Existing regulation of HAIs. Health care organizations are regulated by many agencies at the state and federal levels, such as Medicare and Medicaid. In addition, approximately 80 percent of hospitals, which represent about 95 percent of hospital beds in the United States, are accredited by the Joint Commission on Accreditation of Healthcare Organizations (JCAHO). Each government agency and the JCAHO have infection regulations that an organization must comply with in order to be licensed and/or accredited.

REPORTING
It has been difficult to find measures that will lead to meaningful, accurate information for the public about HAIs. In fact, the CDC’s Healthcare Infection Control Practices Advisory Committee has concluded that there is insufficient evidence to recommend for or against public reporting of HAIs. Some professional organizations have issued guidance concerning how infection rates should be reported. According to infection control experts such as the Association for Professionals in Infection Control and Epidemiology and the Society for Healthcare Epidemiology of America, an infection rate must be calculated based on a standardized process. It must specify which type of patient is to be sampled; how patients will be identified; against what measures patients will be evaluated; and how infections will be defined and reported. A lack of a clear methodology and standardized definitions and procedures could result in inaccurate reporting of infection rates.

Just last year, Congress enacted federal legislation that created a framework and process for reporting medical errors, of which HAIs are one. The Patient Safety and Quality Improvement Act of 2005 (P.L. 109-41) is a milestone. It will allow hospitals, physicians and other health care providers to voluntarily report medical errors as well as other events that did not – but could have – resulted in a medical error in a manner that is legally privileged and confidential. As a result, this law is much more likely to encourage such reporting and to help establish within health care a “culture of safety.” Reports made under the law to Patient Safety Organizations allow experts to analyze problems, share recommended solutions and advance patient safety. The legislation will facilitate the sharing of infection-related data and best preventative practices.

AHA VIEW
The AHA supports sharing information about healthcare-associated infections with the public. That information must be meaningful for consumers and must:

The AHA supports voluntary reporting of HAI-related information through the Hospital Quality Alliance (HQA). The HQA is a public-private partnership of hospitals, consumer groups, clinicians and the government formed to collect and report agreed-upon hospital quality measures to the public. The HQA is made up of government agencies, including the Centers for Medicare & Medicaid Services (CMS) and the Agency for Healthcare Research and Quality (AHRQ); professional organizations, such as the AHA, American Medical Association, American Nurses Association, Association of American Medical Colleges, Federation of American Hospitals, JCAHO, National Association of Children’s Hospitals and Related Institutions, National Quality Forum (NQF) and U.S. Chamber; and consumer organizations such as, AARP, AFL-CIO and the Consumer-Purchaser Disclosure Project.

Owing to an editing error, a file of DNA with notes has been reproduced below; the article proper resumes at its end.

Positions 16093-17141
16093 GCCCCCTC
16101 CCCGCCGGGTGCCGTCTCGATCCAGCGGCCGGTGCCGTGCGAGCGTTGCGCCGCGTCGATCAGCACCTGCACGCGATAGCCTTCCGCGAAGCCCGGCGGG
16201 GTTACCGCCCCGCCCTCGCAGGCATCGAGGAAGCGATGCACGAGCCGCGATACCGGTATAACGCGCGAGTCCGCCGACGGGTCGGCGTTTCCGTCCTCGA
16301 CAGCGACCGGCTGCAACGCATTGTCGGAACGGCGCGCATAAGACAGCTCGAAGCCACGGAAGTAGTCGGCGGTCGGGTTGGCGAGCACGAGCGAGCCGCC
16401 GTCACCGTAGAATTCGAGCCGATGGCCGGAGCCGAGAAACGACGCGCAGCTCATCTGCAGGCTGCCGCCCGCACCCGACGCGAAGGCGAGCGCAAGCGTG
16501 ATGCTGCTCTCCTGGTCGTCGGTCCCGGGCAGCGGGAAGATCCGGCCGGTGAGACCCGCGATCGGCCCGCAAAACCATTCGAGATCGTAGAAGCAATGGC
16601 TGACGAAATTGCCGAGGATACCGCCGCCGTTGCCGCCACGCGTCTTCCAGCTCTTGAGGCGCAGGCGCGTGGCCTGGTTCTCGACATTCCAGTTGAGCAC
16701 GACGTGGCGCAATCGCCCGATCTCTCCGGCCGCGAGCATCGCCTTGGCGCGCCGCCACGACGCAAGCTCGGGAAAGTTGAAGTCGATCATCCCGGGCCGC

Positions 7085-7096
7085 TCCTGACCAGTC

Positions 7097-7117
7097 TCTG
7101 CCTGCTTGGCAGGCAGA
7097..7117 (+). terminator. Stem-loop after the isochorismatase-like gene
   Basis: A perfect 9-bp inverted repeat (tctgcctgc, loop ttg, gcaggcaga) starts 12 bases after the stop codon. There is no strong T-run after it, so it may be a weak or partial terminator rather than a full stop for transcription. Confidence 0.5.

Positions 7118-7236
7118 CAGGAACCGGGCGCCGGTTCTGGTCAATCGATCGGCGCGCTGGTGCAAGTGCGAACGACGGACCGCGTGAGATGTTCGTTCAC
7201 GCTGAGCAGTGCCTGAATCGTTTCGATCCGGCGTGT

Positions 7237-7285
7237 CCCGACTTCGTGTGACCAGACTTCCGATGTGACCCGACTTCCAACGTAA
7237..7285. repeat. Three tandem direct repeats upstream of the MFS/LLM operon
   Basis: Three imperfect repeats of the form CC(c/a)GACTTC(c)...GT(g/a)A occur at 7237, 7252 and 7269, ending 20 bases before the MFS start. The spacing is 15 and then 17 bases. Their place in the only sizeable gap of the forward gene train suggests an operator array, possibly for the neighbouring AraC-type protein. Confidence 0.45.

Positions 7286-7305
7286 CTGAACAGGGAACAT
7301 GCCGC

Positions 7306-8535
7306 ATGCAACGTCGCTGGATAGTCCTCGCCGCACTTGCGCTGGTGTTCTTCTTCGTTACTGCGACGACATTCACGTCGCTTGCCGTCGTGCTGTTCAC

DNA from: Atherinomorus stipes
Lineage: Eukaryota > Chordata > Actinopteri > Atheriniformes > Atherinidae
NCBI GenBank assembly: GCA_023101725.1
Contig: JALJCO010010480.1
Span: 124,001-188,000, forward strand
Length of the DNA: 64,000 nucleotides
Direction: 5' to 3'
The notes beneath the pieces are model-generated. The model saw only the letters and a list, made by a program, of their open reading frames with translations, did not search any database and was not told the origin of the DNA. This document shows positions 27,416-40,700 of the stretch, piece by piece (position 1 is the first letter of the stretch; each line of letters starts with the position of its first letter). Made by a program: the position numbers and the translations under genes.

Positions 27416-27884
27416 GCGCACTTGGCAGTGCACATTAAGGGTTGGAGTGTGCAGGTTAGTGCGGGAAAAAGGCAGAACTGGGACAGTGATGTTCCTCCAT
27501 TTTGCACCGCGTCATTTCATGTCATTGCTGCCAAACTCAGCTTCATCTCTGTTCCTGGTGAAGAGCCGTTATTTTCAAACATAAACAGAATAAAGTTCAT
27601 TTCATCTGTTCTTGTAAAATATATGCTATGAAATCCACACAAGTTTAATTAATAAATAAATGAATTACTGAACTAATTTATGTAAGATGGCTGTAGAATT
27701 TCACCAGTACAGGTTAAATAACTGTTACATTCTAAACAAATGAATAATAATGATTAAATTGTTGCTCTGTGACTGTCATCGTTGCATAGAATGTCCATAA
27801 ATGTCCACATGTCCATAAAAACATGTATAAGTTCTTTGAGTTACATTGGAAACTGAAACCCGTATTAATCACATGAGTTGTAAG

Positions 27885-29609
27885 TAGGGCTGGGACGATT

Specifically, the AHA supports voluntary reporting through the HQA of surgical infection prevention measures, surgical wound infection rates and central line blood stream infection rates. Further, the HQA is working to make data on these measures public.

Surgical infection prevention measures.

Surgical wound infection rates.

Central line blood stream infection rates.

Hospitals are working hard to improve the quality and safety of patient care. In fact, hospitals and health systems across America are involved in several exciting initiatives in which they are achieving remarkable results in reducing and preventing HAIs. Here are a few examples:

Finally, the CDC is an essential partner in hospitals’ efforts to fight HAIs. As such, we are concerned over the proposed cuts to the CDC that are included in the Administration’s budget proposal for fiscal year 2007. Some reports estimate the cuts to be as deep as 8 percent over two years.

CONCLUSION
Hospitals work every day, in conjunction with physicians, nurses and other hospital staff, to provide the best possible care for their patients. This includes battling all infections, regardless of their origination, as well as stepping up efforts to ensure that the delivery of care itself does not spread infection. It also includes efforts to tackle infections that continue to grow resistant to available antibiotics. Equally important, hospitals are committed to providing consumers with meaningful information that will allow them to make informed health care decisions.

Voluntary efforts, such as those found in the Patient Safety and Quality Improvement Act of 2005 and the HQA and its Hospital Compare Web site, will produce the most meaningful information, lead to a focus on infection prevention and ultimately lead to increased improvements in quality of care. The AHA will continue collaborating with the CMS, AHRQ, CDC and others to help hospitals provide the safest, most effective care possible. We also welcome the opportunity to work with members of the Subcommittee on this important issue.

Attachment A

AHA Principles of Quality Measures

Assessing and improving the quality of health care services is one of the most important functions of our health care system. Health care providers must rely on sound data as they strive to continuously improve patient care. In addition, quality information is needed to assure and inform consumers who are choosing health care providers and making treatment decisions. In order to meet these goals, certain principles need to guide the development of quality measures:

We are the Three Rivers APIC chapter serving Western Pennsylvania and Northern West Virginia.